According to The Guardian film critic Luke Buckmaster, "any casual observer can see that Cage is entertaining, charismatic and wildly flamboyant". Attributing it partly to the "well-cultured" background of Cage's family, Buckmaster said the actor "is clearly attracted to grotesque characters and is celebrated for his wild and unhinged approach to them. He has the presence of a leading man, and the eccentricities of a character actor." Actor Ethan Hawke stated in 2013 that Cage is "the only actor since Marlon Brando that's actually done anything new with the art", crediting him for taking film audiences "away from an obsession with naturalism into a kind of presentation style of acting that I imagine was popular with the old troubadours."
Film director David Lynch described him as "the jazz musician of American acting". Many critics have accused Cage of overacting. Others, including Cage himself, have described his intentionally extreme performances as "mega-acting". After the actor's series of mainstream-marketed thriller films during the late 1990s, Sean Penn told The New York Times in 1999 that Cage was "no longer an actor" but "more like a performer". Despite this, in his speech after winning the Oscar for his performance in Mystic River, Penn described Cage's work (in Matchstick Men) as one of the best performances of 2003.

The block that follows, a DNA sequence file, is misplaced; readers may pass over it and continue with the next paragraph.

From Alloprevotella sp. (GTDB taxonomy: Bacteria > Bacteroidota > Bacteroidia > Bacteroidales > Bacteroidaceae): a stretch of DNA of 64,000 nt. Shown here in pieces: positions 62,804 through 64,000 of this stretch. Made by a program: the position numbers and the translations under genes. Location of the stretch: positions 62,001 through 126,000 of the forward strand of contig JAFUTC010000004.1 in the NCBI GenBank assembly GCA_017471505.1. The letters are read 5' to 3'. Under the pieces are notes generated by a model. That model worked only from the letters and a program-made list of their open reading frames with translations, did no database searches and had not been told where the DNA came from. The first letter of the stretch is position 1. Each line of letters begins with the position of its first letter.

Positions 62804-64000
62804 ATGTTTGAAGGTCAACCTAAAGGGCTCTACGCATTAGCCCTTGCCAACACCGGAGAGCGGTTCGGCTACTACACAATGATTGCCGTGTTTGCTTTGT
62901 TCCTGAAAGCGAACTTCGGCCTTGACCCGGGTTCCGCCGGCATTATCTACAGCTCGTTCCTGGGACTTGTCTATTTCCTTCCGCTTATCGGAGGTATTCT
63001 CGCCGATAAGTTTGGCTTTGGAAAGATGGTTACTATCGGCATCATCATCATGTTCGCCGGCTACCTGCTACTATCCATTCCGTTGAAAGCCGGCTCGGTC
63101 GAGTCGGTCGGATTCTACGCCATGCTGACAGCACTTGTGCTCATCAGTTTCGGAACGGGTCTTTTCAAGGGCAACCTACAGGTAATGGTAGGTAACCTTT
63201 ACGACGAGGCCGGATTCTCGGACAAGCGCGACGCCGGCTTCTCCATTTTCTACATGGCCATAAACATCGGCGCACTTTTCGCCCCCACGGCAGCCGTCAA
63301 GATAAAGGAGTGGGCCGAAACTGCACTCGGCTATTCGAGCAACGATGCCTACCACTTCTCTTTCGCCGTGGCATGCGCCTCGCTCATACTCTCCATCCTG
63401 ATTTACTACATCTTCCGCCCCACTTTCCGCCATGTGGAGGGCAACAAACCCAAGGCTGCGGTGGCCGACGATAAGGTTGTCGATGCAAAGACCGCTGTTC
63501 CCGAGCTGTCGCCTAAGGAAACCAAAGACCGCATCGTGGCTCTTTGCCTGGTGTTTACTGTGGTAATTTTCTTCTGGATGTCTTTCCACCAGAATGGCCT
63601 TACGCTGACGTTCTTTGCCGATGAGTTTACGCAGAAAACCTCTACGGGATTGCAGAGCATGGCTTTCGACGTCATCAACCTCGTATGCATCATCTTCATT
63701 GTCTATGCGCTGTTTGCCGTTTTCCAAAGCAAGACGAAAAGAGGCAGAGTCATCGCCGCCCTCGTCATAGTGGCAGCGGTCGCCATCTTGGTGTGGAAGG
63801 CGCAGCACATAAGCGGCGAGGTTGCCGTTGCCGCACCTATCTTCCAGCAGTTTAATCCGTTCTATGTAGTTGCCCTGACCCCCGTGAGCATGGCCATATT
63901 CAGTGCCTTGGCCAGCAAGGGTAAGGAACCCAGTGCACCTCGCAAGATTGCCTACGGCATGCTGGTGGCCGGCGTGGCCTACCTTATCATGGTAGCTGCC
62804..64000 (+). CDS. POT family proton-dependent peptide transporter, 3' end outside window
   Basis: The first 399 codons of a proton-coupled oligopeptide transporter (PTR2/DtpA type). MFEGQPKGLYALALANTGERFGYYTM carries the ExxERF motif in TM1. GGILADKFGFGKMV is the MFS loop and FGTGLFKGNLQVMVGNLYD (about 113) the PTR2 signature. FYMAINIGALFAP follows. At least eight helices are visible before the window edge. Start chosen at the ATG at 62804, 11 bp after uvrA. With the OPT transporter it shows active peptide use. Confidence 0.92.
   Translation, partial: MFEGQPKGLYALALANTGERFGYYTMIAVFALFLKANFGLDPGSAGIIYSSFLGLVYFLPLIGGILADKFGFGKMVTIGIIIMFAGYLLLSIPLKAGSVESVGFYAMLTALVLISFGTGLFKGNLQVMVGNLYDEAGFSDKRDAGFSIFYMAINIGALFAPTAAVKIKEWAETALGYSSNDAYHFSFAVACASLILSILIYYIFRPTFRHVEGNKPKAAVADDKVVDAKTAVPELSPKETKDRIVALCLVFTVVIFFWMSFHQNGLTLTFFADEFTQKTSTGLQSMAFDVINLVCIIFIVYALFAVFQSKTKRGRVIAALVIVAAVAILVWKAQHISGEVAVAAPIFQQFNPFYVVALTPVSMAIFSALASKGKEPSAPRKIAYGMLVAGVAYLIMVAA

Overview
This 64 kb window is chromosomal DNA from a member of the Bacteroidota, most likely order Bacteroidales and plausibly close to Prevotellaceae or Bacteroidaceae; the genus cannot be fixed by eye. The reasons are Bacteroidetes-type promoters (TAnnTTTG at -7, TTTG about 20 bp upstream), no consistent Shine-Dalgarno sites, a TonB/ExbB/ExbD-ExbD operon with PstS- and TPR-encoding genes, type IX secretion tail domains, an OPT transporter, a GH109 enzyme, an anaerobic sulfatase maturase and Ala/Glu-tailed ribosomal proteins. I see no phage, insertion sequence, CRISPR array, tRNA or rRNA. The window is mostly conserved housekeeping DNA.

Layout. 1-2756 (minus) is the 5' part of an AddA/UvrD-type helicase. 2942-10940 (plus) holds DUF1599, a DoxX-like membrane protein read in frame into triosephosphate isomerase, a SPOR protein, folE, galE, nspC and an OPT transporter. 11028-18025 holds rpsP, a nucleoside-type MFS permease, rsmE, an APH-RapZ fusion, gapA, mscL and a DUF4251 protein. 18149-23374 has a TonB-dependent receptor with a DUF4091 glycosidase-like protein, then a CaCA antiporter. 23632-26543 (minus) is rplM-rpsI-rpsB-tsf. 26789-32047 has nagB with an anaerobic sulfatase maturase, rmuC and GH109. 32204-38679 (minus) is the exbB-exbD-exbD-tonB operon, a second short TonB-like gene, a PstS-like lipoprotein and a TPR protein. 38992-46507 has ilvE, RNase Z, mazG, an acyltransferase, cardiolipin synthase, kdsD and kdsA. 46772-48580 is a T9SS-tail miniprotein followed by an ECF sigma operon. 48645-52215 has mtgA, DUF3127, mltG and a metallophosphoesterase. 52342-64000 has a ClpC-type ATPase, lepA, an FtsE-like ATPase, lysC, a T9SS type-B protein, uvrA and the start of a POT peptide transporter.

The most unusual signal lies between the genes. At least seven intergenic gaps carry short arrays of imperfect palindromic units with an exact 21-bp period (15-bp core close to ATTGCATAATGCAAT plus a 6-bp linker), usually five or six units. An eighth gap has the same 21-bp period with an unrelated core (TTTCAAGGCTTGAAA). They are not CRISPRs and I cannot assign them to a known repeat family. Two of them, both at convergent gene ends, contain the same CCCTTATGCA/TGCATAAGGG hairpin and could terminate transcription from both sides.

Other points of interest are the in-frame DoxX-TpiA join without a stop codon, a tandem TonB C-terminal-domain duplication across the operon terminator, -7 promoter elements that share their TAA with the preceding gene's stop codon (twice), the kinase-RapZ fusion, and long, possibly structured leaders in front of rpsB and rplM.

In July 2021, Cage told Variety that the commercial constraints that were imposed on his performances was the main reason he abandoned Hollywood and that he opted to work for low-budget independent films because it gave him more freedom to experiment and be fluid.
Relationships and family
In 1988, Cage began dating actress Christina Fulton, with whom he has a son, Weston Coppola Cage (born December 26, 1990). Weston has been involved in two black metal bands, and appeared in his father's film Lord of War as a helicopter mechanic. Through Weston, Cage has two grandsons born in 2014 and 2016.
Cage's second marriage was to singer and songwriter Lisa Marie Presley, daughter of Elvis Presley. (Cage, an Elvis fan, used Elvis as the inspiration for his performance in Wild at Heart.) They married on August 10, 2002, and filed for divorce 107 days later on November 25, 2002. The divorce was finalized on May 16, 2004.